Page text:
Austria, the small state assuming the European Union presidency on Jan. 1, is an economic heavyweight when it comes to linking the developing eastern and more prosperous western halves of Europe.
Austria's allegiances with 'old' and 'new' Europe make it an important EU state
Hannes Androsch, a former Austrian finance minister who is now a businessman dealing with eastern Europe, told AFP: "What meant a lot to us was the annus mirabilis when the Cold War came to an end" and barriers fell to trade with former Soviet bloc states.
This meant that the "logic of geography" was restored for Austria, once the center of the pre-World War I Austrian-Hungarian empire and smack in the middle of Europe, bordering Italy, Switzerland and Germany to the west and Slovenia, Hungary, Slovakia and the Czech Republic to the east.
"We took great advantage of this fundamental change that occurred in 1989-90 (when the Iron Curtain fell) and are also doing the same after enlargement (of the European Union in 2004)," Androsch said.
Austria is the largest foreign investor in former communist states Romania and Bulgaria, as well as much of the former Yugoslavia.
Austrian firms investing in former Soviet states
Austrian oil company OMV has bought into the east European oil industry
Austrian firms are buying up bank, insurance, oil, telecommunications and other companies throughout the old Soviet bloc. Takeovers have included Erste Bank's acquisition of Romanian bank Banco Comerciala Romana and oil company OMV's purchase of its Romanian rival Petrom.
Friedrich Mostböck, head of research for Erste Bank, said that "looking at Austria's equity market, more than 80 percent of the business is with central and eastern European companies." And that business is profitable. Average earnings growth for firms listed on the Austrian stock exchange was 72.8 percent in 2005, he said.
Mostböck said Austrian companies "invested a lot in the (former communist) region in 1989, when the Iron Curtain fell, and are now gaining a lot out of the region."
Connection with Eastern Europe an advantage
He said that while other Western nations, such as Germany, are also big players in the "New Europe," the Austrians have historic roots to those countries and have similar mentalities, which makes dealing with people easier.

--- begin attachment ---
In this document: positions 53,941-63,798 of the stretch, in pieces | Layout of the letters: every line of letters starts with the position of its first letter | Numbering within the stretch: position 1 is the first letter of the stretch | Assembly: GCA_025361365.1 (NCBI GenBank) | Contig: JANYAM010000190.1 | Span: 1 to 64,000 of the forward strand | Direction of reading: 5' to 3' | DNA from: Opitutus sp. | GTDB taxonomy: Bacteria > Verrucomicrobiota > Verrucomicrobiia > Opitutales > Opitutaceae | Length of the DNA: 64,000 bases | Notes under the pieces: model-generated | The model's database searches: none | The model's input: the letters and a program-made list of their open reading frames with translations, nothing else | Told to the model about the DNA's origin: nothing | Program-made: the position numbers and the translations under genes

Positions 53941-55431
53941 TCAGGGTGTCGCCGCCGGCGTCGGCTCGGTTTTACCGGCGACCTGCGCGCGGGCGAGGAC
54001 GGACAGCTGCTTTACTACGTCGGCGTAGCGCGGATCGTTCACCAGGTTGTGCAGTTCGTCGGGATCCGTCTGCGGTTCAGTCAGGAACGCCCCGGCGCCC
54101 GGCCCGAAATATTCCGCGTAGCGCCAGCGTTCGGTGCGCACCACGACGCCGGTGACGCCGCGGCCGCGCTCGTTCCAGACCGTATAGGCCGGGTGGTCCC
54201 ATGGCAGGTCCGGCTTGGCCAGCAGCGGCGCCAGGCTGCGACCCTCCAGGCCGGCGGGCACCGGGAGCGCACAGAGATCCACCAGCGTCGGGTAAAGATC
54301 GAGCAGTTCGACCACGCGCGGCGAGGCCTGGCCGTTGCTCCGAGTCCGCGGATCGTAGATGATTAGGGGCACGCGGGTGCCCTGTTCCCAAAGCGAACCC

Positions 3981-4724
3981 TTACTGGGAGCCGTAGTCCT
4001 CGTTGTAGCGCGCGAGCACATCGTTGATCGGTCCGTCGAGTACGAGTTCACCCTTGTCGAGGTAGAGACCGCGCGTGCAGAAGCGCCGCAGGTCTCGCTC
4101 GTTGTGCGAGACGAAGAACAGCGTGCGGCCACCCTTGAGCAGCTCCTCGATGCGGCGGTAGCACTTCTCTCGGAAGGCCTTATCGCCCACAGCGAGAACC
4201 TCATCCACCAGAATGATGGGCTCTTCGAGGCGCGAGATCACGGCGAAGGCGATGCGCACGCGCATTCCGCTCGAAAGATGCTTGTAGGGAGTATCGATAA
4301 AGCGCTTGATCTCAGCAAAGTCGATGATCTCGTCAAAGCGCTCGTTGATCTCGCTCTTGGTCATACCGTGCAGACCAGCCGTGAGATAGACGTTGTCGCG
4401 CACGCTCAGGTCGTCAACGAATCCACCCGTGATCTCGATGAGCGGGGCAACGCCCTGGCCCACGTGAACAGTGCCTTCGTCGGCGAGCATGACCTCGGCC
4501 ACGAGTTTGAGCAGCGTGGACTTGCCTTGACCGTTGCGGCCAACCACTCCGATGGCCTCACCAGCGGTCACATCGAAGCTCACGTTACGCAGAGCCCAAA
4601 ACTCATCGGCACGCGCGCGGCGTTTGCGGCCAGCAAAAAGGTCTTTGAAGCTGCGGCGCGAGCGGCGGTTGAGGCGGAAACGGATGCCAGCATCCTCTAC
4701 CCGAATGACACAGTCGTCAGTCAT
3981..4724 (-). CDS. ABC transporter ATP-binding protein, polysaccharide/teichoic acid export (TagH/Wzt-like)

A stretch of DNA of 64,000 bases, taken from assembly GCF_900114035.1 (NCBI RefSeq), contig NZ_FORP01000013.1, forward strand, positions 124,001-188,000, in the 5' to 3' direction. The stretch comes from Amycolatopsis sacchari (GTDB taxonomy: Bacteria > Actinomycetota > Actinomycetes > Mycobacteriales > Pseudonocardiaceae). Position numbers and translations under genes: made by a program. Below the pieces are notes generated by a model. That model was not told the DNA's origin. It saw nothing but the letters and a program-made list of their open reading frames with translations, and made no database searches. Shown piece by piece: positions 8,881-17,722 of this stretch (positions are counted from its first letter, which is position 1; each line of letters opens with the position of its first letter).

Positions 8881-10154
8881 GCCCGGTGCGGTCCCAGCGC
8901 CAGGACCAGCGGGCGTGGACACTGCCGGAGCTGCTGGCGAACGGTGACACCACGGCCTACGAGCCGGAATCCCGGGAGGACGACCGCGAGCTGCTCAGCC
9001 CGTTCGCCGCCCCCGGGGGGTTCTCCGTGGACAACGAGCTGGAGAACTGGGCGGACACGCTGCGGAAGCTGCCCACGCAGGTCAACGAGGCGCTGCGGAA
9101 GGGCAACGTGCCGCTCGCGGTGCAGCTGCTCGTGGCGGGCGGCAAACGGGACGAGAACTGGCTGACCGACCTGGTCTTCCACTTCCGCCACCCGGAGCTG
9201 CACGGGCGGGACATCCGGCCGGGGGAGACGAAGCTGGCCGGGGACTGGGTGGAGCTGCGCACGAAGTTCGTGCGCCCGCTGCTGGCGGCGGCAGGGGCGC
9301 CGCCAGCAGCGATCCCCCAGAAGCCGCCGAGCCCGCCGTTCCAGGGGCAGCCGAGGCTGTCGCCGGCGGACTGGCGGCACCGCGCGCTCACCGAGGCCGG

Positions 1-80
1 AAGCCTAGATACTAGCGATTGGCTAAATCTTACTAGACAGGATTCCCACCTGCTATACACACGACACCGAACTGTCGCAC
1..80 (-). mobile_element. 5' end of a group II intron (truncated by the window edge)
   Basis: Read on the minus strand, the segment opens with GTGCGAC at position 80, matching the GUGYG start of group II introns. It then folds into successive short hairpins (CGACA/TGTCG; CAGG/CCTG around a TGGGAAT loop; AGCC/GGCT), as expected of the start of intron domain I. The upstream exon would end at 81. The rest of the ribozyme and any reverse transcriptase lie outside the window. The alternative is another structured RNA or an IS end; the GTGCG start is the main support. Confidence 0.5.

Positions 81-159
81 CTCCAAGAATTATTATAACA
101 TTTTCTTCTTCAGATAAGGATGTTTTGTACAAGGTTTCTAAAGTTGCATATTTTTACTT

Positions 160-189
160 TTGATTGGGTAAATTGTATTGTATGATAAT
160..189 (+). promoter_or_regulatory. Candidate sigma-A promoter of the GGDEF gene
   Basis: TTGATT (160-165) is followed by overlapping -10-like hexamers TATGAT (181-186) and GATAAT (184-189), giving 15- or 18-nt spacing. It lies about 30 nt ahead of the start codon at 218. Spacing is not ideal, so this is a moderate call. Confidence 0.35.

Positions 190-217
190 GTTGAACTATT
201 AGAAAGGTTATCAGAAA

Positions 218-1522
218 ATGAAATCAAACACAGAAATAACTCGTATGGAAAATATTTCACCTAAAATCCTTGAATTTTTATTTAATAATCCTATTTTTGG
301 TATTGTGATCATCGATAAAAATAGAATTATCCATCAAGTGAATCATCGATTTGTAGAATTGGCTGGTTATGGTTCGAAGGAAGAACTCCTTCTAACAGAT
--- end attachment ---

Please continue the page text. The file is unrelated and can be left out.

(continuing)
Vienna makes eastern visitors feel more at home.
Said Androsch: "When Hungarians come to visit Vienna, for instance, they do not say they are visiting Austria but say 'we are making a visit to our brother-in-law.'"
OMV, whose market capitalization accounts for almost 20 percent of the Austrian stock market, is "a major player in the oil business" in the New Europe of former communist states, Androsch said.
The Austrian connection with the former Soviet bloc states of eastern Europe will have staying power, Mostböck said.
These countries have levels per capita of gross domestic product that are "15 to 20 years behind the levels in the European Union, perhaps 25 years."
"We are saying it's a story of one or two decades" for these countries to catch up to the standard of living of the more prosperous West, Mostböck said.
And EU enlargement has reduced the risk in investing since "all these countries have to meet European standards" as they fulfill Maastricht financial conditions and other EU institutional requirements.
Austria benefiting more than others from expansion
Austria is benefiting from what has become an "extended home market," Mostböck said.
In addition, Austria gets more of a boost from trade with the east than does an economic giant like Germany.
Deutsche Telekom's eastern investments barely register on its balance sheet.
Mostböck cited the case of the German firm Deutsche Telecom, a global player, which is active in Hungary and Croatia in major acquisitions which only impact "1.5 or 2.0 percent of its overall sales or earnings."
But Erste Bank, for instance, is "not a global player" and because it is smaller, it gets boosts from the region to sales or earnings of "50 to 60 percent (in relation to the bank's size)," Mostböck said.